Students do not have to be identified as exceptional to receive special education support. Classroom teachers, special education teachers and school administration work with parents as a team to provide special education resources and support to students who may need it. Student strengths and needs are outlined in the Individual Education Plan (IEP).
As teens transition to high school, their elementary school will share information with the new school to ensure supports are in place.
Support in high school
There are various levels of special education support in high school. Students may receive support from their classroom teacher or an educational assistant in the classroom. Depending on the needs outlined in the IEP, students will receive accommodations as part of their courses. High schools also offer a range of locally developed courses designed to meet the learning needs of students. Depending on their needs, students may be part of a specialized program or class.
Like in elementary school, parents are involved in the planning for their teen's learning and support in high school. SEA equipment provided to students in elementary school will be transferred to their high school.
Special education placements in high school
- Students who are identified as gifted have the option of continuing in the Gifted Program in high school.
- A student might spend a portion of their day in a Learning Centre, which is a specialized class for small groups of students. In the Learning Centre, students receive intensive literacy and numeracy support from a special education teacher.
- In some cases, students will be part of the Life Skills class, which provides intensive programming and support in basic literacy and numeracy, technology integration, communication, self help, social skills and vocational training.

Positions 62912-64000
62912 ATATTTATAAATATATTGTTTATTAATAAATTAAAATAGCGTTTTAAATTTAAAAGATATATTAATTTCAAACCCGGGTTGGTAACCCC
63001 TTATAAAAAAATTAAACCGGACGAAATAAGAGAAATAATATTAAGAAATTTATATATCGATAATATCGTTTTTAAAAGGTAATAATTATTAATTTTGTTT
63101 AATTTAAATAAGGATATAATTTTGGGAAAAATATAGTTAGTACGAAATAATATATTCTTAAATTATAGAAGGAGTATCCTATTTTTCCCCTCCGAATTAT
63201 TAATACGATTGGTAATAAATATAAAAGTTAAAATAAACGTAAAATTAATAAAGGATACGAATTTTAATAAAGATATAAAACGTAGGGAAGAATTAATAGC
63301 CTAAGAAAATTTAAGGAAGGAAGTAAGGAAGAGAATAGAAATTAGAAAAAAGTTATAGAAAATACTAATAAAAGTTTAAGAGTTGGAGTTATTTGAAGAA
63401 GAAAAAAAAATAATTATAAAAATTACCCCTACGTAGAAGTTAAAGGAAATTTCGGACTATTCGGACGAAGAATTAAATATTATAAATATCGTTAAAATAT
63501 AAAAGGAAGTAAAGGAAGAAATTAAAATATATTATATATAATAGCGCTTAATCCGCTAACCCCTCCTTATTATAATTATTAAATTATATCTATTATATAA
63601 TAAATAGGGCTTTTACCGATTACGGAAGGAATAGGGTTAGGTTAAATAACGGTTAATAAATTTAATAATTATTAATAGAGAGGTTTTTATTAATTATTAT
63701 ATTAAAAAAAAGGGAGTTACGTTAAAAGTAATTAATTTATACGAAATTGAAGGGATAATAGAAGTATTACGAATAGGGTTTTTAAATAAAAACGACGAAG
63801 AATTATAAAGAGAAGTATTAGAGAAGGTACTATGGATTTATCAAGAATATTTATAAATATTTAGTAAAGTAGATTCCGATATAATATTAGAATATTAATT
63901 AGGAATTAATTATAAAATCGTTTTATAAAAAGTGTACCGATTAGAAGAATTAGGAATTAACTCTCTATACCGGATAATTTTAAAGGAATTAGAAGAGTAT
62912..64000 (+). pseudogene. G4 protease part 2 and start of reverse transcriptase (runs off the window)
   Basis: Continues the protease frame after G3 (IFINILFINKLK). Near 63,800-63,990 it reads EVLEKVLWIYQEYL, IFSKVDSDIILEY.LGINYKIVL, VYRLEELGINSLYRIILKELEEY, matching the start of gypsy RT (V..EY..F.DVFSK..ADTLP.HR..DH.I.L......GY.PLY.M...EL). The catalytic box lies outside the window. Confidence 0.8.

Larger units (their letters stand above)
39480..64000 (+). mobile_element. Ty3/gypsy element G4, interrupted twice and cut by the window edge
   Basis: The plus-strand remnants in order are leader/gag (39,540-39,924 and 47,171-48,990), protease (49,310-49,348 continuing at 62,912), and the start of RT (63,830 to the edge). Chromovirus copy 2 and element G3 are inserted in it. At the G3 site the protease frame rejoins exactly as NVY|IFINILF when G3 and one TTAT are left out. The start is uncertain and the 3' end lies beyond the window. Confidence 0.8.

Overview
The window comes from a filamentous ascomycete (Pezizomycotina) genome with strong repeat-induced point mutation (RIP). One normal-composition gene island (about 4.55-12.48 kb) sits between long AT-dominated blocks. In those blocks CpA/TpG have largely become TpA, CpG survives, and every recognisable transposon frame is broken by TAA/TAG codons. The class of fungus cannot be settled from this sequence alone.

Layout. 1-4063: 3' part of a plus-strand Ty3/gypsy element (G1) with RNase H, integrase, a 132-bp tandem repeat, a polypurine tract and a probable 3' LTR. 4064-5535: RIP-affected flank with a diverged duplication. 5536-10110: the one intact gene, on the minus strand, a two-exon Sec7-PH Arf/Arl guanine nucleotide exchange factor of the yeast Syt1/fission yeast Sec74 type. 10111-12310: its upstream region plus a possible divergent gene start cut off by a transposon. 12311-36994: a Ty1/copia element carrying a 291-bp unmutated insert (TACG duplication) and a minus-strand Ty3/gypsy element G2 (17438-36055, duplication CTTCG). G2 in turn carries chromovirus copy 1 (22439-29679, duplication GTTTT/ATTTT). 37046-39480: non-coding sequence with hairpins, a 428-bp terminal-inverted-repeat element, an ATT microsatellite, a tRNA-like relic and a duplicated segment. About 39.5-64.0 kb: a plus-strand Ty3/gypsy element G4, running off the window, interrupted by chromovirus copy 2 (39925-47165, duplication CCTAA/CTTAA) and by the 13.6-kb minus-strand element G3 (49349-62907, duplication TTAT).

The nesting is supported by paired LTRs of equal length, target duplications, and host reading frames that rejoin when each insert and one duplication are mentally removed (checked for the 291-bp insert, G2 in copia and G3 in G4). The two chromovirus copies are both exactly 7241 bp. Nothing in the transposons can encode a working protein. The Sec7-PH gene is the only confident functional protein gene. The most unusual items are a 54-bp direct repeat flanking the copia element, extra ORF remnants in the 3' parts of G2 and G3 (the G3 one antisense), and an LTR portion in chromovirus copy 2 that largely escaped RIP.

- Some students with a diagnosis of Autism Spectrum Disorder (ASD) will be part of the Secondary ASD program, which is offered at certain locations in the county. This program is designed for students with significant needs in the areas of communication, self-regulation, social skills, self-help, community awareness and academics.
Students may work towards an Ontario Secondary School Diploma (OSSD), an Ontario Secondary School Certificate (OSSC), or a Certificate of Accomplishment.
Educational Assistants at Nantyr Shores
- Bruce Askey
- Shelley Lapierre
- Vicky Murphy
- Karyn Passifiume
- Siegrun Russell
- Russ Weatherhead
Special Education Resource Teachers (SERTs) at Nantyr Shores
|Jennifer Brownlee||Department Leader||Ext. 40297|
|Heather Birch||Life Skills teacher and SERT||Voicemail 56121|
|Jane Boake||COPE teacher and SERT||Voicemail 40361|
|Will Gunn||Life Skills teacher and SERT||Voicemail 56147|
|Blair Klink||Learning Centre teacher and SERT||Voicemail 56159|
Our Learning Centre
Nantyr's Learning Centre is designed for students requiring literacy and numeracy support. Vocational skills are also a focus in this environment. Learning Centre students participate in elective courses in the afternoon such as phys-ed, art, technology and drama.
Room 102 is open and available for student support during all classes. Students can request to come down for a quiet space or to get extra help from a SERT on their course work. The Resource Room is open at lunch time.
Students in Nantyr's Life Skills program regularly participate in a variety of functional life skills in order to maximize their participation in the community as young adults. Functional life skills include vocational training and literacy and numeracy skills.
C.O.P.E is an organization that offers canines a Canine's in the Classroom course. This course trains dogs that will become service dogs for people with physical disabilities. Students focus on essential literacy and workplace skills while training the dogs. In addition, this course hopes to help students gain self-condifence and learn the importance of helping others in the community.